Merengue
Merengue
Brought to the Dominican Republic by colonists from Spain and France, merengue descends from a European style of dancing. It was soon adapted by the country's peasant population, which included both European settlers and Dominicans of African descent, who incorporated the tambora drum and more rhythm into the music. Having lost favor with the elite as a result of "Africanization," merengue went underground for years, re-emerging in the early 20th century to become the national dance of the Dominican Republic, a seamless blend of European and African styles.

Close Up: Artist Rafael Lopez has danced the merengue for years with his wife. For this stamp, he wanted to evoke both the ambience and his own experience of merengue. It's a couples dance based on sideways hip movements, and Lopez's partners glide to the right together. The artist creates a sunny Caribbean mood with tropical foliage, the man's little hat, and a Spanish flower tucked into the woman's hair.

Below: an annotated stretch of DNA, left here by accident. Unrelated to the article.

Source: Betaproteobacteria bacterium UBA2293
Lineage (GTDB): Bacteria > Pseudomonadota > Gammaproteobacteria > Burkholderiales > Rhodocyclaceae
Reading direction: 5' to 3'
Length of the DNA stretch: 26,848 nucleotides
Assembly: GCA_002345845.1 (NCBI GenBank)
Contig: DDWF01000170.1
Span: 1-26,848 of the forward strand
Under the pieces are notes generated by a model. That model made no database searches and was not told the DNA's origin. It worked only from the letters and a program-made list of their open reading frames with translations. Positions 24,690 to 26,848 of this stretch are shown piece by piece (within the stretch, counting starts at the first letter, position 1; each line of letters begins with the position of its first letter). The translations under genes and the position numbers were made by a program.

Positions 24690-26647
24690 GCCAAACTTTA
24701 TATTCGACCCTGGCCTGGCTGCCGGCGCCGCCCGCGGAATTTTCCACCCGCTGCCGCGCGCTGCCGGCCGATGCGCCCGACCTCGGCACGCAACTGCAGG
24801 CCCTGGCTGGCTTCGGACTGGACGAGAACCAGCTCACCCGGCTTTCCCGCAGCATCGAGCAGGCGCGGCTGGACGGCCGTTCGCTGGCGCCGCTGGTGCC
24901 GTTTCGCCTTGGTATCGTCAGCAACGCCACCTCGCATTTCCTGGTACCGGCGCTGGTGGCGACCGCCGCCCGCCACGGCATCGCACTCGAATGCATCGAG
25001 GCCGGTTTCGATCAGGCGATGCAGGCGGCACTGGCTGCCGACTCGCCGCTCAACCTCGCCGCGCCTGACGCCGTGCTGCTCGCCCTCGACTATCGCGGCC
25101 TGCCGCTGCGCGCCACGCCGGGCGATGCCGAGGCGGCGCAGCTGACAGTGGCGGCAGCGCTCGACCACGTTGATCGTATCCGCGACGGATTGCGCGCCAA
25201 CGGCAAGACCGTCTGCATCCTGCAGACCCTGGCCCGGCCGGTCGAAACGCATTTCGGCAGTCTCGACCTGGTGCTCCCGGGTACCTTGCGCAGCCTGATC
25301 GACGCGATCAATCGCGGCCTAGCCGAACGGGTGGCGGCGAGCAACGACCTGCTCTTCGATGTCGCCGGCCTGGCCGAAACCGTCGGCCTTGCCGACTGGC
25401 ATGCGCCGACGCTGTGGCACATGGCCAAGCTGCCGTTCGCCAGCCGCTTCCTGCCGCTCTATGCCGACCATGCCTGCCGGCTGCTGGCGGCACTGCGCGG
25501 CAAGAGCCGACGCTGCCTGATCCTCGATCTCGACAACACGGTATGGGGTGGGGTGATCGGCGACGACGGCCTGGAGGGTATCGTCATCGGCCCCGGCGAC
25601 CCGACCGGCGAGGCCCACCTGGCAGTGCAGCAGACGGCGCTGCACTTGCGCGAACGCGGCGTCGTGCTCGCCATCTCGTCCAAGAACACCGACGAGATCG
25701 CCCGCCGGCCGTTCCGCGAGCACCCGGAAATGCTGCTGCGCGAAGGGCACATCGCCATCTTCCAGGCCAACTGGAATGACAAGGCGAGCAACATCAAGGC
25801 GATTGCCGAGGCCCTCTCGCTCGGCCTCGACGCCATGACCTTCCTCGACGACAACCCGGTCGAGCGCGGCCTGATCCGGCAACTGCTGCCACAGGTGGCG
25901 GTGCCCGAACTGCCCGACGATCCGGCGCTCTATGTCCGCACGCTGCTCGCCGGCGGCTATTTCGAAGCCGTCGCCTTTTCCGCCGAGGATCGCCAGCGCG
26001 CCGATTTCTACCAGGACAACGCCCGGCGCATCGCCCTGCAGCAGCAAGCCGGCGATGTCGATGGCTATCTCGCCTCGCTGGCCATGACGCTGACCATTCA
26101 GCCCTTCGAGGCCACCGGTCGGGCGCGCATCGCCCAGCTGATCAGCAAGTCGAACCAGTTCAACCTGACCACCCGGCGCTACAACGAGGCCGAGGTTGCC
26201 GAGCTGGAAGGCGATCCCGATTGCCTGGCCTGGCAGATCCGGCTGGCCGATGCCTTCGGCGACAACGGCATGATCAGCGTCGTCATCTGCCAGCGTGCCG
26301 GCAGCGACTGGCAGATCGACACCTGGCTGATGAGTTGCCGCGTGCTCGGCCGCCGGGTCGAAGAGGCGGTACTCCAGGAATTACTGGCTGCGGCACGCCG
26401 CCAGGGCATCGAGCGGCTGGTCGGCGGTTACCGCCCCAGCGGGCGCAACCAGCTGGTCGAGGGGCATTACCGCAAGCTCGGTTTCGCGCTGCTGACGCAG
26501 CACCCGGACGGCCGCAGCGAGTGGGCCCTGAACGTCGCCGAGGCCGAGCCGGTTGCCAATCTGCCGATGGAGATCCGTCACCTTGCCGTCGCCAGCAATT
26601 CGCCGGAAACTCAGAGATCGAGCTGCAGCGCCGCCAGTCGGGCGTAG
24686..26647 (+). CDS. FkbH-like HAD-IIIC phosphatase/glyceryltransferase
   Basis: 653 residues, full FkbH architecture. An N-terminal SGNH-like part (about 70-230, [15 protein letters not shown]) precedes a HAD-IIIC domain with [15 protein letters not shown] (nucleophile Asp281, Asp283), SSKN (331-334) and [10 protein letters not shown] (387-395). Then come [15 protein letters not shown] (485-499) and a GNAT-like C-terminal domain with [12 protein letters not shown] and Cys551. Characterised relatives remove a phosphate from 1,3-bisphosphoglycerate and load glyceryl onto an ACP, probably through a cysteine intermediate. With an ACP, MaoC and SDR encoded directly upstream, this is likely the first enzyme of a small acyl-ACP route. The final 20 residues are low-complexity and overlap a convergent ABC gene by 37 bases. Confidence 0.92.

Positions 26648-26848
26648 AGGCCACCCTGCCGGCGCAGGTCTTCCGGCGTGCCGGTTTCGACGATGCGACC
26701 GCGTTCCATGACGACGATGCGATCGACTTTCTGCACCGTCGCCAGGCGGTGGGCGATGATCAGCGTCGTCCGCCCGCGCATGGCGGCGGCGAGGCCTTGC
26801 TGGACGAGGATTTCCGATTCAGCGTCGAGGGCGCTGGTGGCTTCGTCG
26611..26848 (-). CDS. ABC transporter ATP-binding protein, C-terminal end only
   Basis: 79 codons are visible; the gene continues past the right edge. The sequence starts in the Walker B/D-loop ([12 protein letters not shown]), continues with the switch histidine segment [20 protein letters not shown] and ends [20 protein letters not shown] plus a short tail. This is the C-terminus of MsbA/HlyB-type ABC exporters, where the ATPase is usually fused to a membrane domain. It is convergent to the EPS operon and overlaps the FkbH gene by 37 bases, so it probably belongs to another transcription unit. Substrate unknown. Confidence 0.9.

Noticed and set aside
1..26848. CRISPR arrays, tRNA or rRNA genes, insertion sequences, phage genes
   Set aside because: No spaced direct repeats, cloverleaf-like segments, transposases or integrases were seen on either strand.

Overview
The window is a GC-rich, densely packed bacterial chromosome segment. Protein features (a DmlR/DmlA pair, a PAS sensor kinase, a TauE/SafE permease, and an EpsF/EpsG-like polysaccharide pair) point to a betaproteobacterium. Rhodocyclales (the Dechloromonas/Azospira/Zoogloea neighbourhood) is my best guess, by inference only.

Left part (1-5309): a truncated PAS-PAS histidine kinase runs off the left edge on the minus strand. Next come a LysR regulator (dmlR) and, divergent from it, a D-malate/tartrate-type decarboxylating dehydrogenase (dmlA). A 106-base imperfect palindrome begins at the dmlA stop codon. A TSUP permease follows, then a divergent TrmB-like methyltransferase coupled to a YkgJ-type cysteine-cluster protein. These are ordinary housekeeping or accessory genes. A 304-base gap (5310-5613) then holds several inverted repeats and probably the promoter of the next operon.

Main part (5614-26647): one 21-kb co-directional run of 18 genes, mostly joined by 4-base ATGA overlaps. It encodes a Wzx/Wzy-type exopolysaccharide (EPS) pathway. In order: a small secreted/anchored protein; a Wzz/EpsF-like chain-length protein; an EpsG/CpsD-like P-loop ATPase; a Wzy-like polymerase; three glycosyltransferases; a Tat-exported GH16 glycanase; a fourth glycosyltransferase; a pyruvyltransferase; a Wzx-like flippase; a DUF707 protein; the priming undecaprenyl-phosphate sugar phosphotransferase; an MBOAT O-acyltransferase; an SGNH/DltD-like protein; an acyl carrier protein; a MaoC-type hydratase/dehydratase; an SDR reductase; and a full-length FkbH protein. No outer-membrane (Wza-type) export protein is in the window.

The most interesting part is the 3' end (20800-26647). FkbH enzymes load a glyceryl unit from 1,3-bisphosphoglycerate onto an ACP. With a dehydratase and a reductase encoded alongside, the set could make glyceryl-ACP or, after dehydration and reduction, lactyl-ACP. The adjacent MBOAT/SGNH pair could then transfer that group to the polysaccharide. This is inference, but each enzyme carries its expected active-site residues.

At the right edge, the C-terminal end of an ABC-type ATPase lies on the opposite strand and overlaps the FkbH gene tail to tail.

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Rafael Lopez
Ethel Kessler
Acrylic on Board
2005
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Smithsonian Institution
National Postal Museum
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Michael Osborne Design
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